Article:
The other day, Keener turned a shopping bag into a robot. He was proud to be reusing, just as his class had talked about leading up to Earth Day. Grace was doing her own thing and things were calm. Then, they weren’t.
It’s unclear Grace’s true motive, however, she reached for the bag which naturally ripped. As a result, Keener lunged for Grace. There wouldn’t have been much to report except for the location where this happened — at the top of the stairs.
Grace is and was totally fine. She stumbled backwards and caught herself one step down.
The more I reflect on this experience, the more I realize what discipline truly is, why self control is everything, and just how hard it is to not lose it on your kids.
My previous mentality when one of my kids misbehaved was to think right away towards punishment. You didn’t listen, broke a rule or hurt someone, you must be punished. If this was an effective strategy, I would still be using it. However, it wasn’t working for me or my kids. For me, immediately thinking about a punishment left me angry, out of control and hijacked by my fight or flight system. I would try to quickly think of a consequence while I was still emotionally charged. This meant the consequence was generally not realistic, disconnected from the crime, or worst of all, never changed future behavior.
This is not to say that there are absolutely some instances where a consequence still flies out of my mouth without thinking. And consequences/punishments can be extremely effective for influencing future behavior. Take getting a speeding ticket. Chances are, you are more likely to watch your speed…for at least the rest of that day. Will you ever get one again? Maybe? Probably?
All this to say, I have tried to teach over punish. Instead of leading with a consequence and the I got you this time approach, I try and think about lagging skills. What do I need to teach you so that that behavior doesn’t happen again in the future? More often than not, it’s about self control.
Surprise over anger
Of course self control must start with me. When I let my kids’ behavior dictate my self control, I lose every time. You didn’t have self control when your robot ripped and now I don’t have self control because you didn’t? This has been a major motivator for me in helping to change my own habits. We are always modeling for our kids, whether we intend to or not. Keener’s lack of self control is no excuse for me to lack self control as well.
One strategy that has helped me in the moment is expressing surprise over anger. A child psychologist mentioned this and it has been incredibly helpful. Instead of losing my cool and getting angry at Keener when he pushed Grace, I instead expressed my surprise. Oh my gosh. That was so scary. Wow, my heart is racing. That really surprised me because I know you would never want to hurt her. I am so glad Grace isn’t hurt.
Teaching when kids are available to learn
One of the hardest things about teaching is the timing. I wanted to teach both kids in that moment the error in their ways. In reality, neither child was available to learn. Keener was too upset about his robot being broken and Grace was too upset about being pushed down the stairs. Me trying to impose my wisdom and logic was completely lost on both of them. I quickly realized this and stopped trying, making a mental note that I would circle back when all of us were calm.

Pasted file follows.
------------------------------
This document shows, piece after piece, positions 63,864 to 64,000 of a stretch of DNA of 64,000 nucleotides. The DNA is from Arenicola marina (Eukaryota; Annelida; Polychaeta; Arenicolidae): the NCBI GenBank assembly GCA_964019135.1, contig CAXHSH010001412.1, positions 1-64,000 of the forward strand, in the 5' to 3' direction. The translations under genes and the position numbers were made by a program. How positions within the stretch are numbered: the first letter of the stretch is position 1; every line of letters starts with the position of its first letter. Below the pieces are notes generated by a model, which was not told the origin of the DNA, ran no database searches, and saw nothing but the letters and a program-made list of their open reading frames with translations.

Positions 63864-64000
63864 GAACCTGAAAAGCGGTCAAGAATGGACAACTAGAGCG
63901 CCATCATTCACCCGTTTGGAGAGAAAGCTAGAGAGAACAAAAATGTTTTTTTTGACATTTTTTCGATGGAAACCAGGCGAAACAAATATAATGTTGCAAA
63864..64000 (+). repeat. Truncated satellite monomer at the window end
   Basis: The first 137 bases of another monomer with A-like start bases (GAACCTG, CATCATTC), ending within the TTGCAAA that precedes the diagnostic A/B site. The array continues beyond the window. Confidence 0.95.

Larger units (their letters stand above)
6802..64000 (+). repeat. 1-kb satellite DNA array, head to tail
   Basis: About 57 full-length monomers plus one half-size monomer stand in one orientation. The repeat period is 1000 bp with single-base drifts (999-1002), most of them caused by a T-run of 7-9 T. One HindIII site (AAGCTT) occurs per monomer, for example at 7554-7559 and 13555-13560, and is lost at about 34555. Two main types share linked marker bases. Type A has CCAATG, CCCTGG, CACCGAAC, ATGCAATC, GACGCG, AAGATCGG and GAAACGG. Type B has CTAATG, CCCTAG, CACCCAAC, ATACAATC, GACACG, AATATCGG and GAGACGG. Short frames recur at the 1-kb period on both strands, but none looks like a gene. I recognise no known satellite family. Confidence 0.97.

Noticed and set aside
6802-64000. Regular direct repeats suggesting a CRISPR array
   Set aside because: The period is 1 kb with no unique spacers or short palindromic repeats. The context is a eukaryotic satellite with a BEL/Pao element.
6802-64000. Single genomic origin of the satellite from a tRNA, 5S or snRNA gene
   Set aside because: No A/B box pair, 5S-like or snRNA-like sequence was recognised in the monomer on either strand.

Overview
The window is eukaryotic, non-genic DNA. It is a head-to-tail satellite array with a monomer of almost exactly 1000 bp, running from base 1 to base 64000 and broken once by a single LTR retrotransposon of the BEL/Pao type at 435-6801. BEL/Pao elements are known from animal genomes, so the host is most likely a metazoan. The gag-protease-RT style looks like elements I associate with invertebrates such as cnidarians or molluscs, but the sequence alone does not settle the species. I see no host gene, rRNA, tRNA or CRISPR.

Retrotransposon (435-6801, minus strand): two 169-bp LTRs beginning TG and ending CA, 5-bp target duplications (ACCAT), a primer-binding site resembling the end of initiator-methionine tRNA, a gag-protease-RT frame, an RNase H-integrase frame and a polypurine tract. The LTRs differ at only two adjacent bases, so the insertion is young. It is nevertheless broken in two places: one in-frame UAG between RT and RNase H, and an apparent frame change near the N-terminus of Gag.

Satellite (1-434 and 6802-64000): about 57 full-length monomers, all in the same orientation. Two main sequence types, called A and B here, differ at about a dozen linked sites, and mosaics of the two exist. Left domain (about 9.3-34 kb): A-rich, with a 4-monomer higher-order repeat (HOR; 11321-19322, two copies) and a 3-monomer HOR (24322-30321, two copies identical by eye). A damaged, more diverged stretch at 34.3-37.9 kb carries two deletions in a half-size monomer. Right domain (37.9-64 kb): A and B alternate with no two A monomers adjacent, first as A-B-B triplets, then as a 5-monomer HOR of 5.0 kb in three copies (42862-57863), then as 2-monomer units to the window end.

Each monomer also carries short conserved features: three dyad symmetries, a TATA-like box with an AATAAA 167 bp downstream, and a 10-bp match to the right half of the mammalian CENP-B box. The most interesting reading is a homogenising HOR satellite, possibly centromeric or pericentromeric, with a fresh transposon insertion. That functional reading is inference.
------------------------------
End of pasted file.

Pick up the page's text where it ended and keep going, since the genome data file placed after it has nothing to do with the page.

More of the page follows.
Keener knows it’s wrong to push his sister down the stairs. Spending time when he is dealing with feelings of disappointment to harp on this is anything but helpful. In the moment, I reminded him, It’s OK to feel angry. You’re upset your robot ripped. It is never OK to push your sister, especially at the top of the stairs. His feelings of disappointment were real. I validated the feelings first, then reminded him that his actions were extremely unsafe.
The heat of the moment used to feel like, This is my chance to shine. Whether privately or publicly, I needed to impose my wisdom, logic, and punishments right then and there. However, the more I tried this, the more I realized it was not effective. I was too charged, my kids were too charged and all of my brilliant wisdom was completely lost on them. Keener doesn’t need to be taught that pushing his sister down the steps is unsafe. He needs to be taught how to better handle disappointment. And while he is disappointed is unlikely the moment he is going to learn new strategies.
Especially with small children, timing is important. Taking dessert away for hitting your brother at breakfast is unlikely to change behavior (another post will look more closely at the punishment matching the crime). However, teaching right in the heat of the moment is also unproductive. Keener was too upset about his destroyed robot to apologize right away for pushing Grace. For this particular instance, I waited a few hours and revisited the incident at bedtime. Everyone was calm, including myself, so we could all brainstorm alternate choices both could use next time, review why stairs are so scary, and provide space for both kids to apologize.
Lastly, I also frequently have to remind myself that my kids are human. As Dr. Eger reminds us, “Human, no more, no less. Human, like me.” While I would love for Keener to say, Mom, I forgot to exhibit self control when I pushed Grace. Next time I am upset when she ruins something, I will demonstrate perfect self control — I’m not going to hold my breath until that happens. If I’m struggling with self control at thirty-five, how could I possibly expect my almost five year old to handle disappointments better than me? Progress, not perfection. And just the reminder I need to model the type of self control I am expecting from my children.